For $20K You Can Watch Theater Movies at Home

Going to the cinema is not an experience everyone enjoys. While there are some very strict no smoking rules to ensure you don't get stuck sat next to someone puffing away on a cigar, things aren't exactly on the up and up when it comes to pleasant cinema-going experiences. The tickets and food are more expensive than ever, there always seems to be a guy next to you filming snippets on his phone for no good reason, and then there are the inevitable talkers, bratty kids and texters. It's enough to make you want to stay at home and wait for whatever movie you're there to see to hit Netflix or Blockbuster.

Well, the wealthy need wait no more.  What if you could pay $20,000 to watch movies that are currently in theatres from the comfort of your own home? Prima Cinema Inc. is proposing a service that would bring movie fanatics the same titles as theatre-goers but in their home. However, with a base price of $20,000, the service isn't going to be cheap. Yes, you heard that right, that's a base price. Aside from the $20,000 it's going to cost to buy into the service, you'll be charged $500 for every movie you watch.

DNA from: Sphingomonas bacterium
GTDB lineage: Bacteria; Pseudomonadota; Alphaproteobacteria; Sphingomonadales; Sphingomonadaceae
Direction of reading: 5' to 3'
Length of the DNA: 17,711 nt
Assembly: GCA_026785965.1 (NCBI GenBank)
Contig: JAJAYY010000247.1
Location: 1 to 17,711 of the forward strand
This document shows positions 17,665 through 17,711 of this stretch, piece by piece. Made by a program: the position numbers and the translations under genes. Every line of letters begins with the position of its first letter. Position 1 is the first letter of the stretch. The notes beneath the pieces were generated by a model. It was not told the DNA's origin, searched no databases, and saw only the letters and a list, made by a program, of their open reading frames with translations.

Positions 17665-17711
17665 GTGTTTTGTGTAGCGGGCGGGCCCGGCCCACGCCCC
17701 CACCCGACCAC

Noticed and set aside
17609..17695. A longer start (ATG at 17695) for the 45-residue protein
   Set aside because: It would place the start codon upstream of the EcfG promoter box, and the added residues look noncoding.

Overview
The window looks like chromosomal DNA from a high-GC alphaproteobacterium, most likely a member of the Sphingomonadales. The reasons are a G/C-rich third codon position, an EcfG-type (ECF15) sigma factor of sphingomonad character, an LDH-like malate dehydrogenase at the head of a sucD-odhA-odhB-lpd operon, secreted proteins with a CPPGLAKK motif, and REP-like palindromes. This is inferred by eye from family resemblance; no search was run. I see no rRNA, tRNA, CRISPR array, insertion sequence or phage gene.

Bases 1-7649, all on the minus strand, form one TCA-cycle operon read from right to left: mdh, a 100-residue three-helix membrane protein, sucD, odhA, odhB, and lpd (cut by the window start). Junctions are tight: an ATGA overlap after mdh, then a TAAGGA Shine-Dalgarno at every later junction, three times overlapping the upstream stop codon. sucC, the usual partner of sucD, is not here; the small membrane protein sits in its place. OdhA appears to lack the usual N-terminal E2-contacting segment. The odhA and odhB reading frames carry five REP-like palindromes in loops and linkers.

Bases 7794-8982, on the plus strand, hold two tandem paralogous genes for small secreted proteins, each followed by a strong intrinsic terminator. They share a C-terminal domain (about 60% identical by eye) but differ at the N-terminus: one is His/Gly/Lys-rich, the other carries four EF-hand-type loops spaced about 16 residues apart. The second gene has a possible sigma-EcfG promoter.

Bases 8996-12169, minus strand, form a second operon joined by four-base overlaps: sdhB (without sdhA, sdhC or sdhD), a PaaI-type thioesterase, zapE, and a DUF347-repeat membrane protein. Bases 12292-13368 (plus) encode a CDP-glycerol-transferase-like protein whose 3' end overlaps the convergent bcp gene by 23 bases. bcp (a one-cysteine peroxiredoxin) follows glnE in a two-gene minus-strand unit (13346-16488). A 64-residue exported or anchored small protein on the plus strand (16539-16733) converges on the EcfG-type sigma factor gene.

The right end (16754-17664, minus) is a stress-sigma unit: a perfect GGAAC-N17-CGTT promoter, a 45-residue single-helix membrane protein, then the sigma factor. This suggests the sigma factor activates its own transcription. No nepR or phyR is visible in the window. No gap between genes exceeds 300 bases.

While it might seem completely bonkers, the LA-based company has approximately $5 million in backing from the venture arm of Best Buy and General Electric's Universal Picture. They hope to start delivering movies to customers as soon as a year from now.

Charging people a premium to watch first-run movies at home might seem like a great idea, but such a huge asking price is probably going to hurt Prima Cinema's adoption rate. The Wall Street Journal reports that the company wants to be in 250,000 living rooms by 2015. However, we can't imagine there's a quarter of a million people willing to pay $500 per month, on top of an initial $20,000 payment for Prima's 'digital delivery system.' Going to the movies is bad, but it's not that bad.

Jane McEntegart works in marketing communications at Intel and was previously Manager of Content Marketing at ASUS North America. Before that, she worked for more than seven years at Tom's Guide and Tom's Hardware, holding such roles as Contributing Editor and Senior News Editor and writing about everything from smartphones to tablets and games consoles.